BitDepth 537 - August 15

TSTT's wireless broadband works well where the company promises it will...
Broadband everywhere

TSTT's CDU-550 broadband wireless modem liberates you not just from wires but also from walls. Photo by Mark Lyndersay.

For the past few weeks, I've been dutifully testing TSTT's new wireless broadband offering which allows you to log into a high speed Internet connection wirelessly.
Blessed with the technical name 1xEVDO, the system uses CDMA technology to broadcast an air to air radio frequency based connection to the Internet.
So that's what it is. But what does it do?
EVDO technology works like a pool of Internet access in much the same way (at least to end users) that cable provides web access. It tends to be fast at the beginning, but as more users make use of the service, the bandwidth begins to thin out.

According to Ronald Lessey, TSTT's Head, Broadband Marketing, the system is at 7 percent capacity and additional access provision is already planned in areas of early connection congestion in Port of Spain, at UWI and along the East-West Corridor.
The service is both fast and stably implemented in the areas that TSTT promises service. I logged in while working Tunapuna, San Fernando, Mayaro, Chaguanas, and in Lowlands, Tobago effortlessly.
TSTT's distribution map of coverage tracks the highest density areas of business travel with some notable extensions in deepest Mayaro into oil country. Picture the distribution as a blobby, lopsided arrow with the arrow's tip somewhere around Sangre Grande and the wingtips of the arrow reaching out to Chaguaramas and down to Icacos. Add two more blobs, one that reaches offshore on the southeastern tip of Trinidad and another on the south-western tip of Tobago and you've got the picture.

This pattern also tracks a fair percentage of the business traffic of the island's commercial ventures, so it's no surprise to find TSTT pitching the service to business people who need always on, mobile access.
With a secured virtual private network (VPN) connection, an employee can enjoy all the advantages of being on a company's network without being anywhere near an office.
Another good reason why a company, rather than an individual, would consider this service is the cost, which is beyond the budgets of most households and some small businesses.

Straight up, forget the month to month offering, which is really just a sucker's pricing. On the monthly contract, you pay $1575 every month to use the modem, which you get for free with the yearly contracts. There's a sign-up fee of $600 and on a one year contract, the monthly rate for the service is $475.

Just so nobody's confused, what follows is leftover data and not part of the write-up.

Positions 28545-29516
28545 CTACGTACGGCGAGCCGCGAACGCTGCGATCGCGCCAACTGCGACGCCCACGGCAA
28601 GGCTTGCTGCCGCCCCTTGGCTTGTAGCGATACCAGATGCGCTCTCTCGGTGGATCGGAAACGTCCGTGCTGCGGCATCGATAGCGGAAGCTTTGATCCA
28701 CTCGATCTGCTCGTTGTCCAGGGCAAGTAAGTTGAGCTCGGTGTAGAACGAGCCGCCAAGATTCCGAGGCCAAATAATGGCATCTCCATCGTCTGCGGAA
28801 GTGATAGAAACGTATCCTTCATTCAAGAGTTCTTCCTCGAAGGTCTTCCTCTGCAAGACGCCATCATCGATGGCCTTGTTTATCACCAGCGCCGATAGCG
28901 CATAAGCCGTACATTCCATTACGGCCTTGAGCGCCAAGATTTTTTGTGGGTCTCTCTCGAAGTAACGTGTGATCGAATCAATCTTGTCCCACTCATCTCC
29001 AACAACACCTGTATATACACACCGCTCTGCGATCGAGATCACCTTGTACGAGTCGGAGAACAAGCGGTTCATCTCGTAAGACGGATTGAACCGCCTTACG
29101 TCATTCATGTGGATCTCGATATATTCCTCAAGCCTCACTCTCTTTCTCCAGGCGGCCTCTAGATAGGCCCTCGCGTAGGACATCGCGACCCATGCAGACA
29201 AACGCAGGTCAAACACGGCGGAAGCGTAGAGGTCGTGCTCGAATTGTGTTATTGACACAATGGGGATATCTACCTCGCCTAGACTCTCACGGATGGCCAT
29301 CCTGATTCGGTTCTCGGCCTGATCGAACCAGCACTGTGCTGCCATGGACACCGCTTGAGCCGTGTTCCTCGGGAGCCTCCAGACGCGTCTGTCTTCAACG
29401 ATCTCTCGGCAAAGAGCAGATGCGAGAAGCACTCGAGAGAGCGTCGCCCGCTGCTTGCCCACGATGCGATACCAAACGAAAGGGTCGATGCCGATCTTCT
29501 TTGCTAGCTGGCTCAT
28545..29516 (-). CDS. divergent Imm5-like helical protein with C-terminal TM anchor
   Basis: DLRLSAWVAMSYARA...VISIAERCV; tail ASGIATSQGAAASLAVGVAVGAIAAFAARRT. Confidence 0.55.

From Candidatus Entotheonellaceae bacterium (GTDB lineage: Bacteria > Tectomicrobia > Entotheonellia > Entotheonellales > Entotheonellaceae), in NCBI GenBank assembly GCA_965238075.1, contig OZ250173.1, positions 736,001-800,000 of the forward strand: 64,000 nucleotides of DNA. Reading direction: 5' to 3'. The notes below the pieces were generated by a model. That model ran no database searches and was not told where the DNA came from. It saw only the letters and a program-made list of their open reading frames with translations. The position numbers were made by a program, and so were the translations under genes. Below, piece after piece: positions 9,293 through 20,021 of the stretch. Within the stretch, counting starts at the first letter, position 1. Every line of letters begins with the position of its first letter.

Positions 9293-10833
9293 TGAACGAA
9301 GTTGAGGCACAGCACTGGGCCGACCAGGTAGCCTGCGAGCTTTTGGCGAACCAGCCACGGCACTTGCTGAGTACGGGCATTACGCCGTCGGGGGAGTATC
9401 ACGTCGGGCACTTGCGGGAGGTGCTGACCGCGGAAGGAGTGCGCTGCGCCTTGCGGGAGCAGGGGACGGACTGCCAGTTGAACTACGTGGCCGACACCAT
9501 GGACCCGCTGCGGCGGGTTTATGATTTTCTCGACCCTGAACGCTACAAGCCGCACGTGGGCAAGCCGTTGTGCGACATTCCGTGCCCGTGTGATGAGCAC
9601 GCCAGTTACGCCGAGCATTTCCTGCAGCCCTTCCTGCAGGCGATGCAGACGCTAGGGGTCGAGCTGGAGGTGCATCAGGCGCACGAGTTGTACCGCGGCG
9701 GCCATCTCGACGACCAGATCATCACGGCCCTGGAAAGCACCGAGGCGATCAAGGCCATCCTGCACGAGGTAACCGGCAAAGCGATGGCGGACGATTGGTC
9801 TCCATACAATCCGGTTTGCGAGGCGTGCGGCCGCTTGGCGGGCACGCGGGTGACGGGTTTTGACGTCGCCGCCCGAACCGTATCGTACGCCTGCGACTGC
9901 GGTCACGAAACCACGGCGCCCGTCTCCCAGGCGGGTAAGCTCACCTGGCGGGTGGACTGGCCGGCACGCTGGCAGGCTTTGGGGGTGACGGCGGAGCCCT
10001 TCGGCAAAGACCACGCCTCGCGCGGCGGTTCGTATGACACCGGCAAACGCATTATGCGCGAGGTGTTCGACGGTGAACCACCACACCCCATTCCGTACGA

Laptop users are offered a PC Card modem, but to my surprise, after hacking a kernel extension carefully to be able to use the model I'd seen other folks using with the service, I was issued an early model of the new Franklin CDU-550 USB modem, which TSTT is recommending for Macintosh users and laptop owners with no PC Card slot.

Roughly the size of a hefty memory stick, the CDU-550 is a pocketable accessory with a useful clip, given its size. You can't leave it in a laptop like you might with a PC Card, but it's significantly smaller and lighter.
It was a pleasant surprise to find Mac users being catered to, and to have Henry Kumar, who was assigned to set it up for me, place a couple of long distance calls to figure out which modem script activated it (it's the Sprint PCS Vision script).
In practical, day to day use, wireless broadband works just like DSL. If you use a traffic meter, you'll see some entertainingly high spikes in transmission speed, but overall, download times track closely with DSL speeds, which though turtle slow, remain steady in this digital race.

Using CNet's Bandwidth Meter, I logged speeds ranging between 187kbps and 750kbps, even after flushing the browser's cache between tests.
On uploads, DSL pulls ahead significantly. TSTT warns that wireless upload speeds won't exceed 150KB, but they are normally much less than that, and DSL uploads are fast. Moving large image files to a server for download; the difference in performance was quite noticeable.
There's an office (and home user) friendly version of the modem from Axess-Tel which looks like a regular router and makes it easy to hook the service up to a network. It's a bit clunky, but you can wallmount it out of sight.
Is wireless broadband for you? If you use a laptop, or perhaps a laptop and a desktop and travel around the island frequently, the solution may be perfect. You can switch the USB modem from a laptop to a desktop quickly, and the convenience of being able to stuff your broadband access in a pocket may prove invaluable. Data roaming is available for travellers.

I confess to taking my time writing this review of the system, knowing that I'd have to return the modem once it was done. Ronald Lessey laughed as I sheepishly returned the device. Sure that he'd reeled in another customer, he hadn't expected to see me back with it.
Close, broadband jefe, very, very close, but you missed this time.
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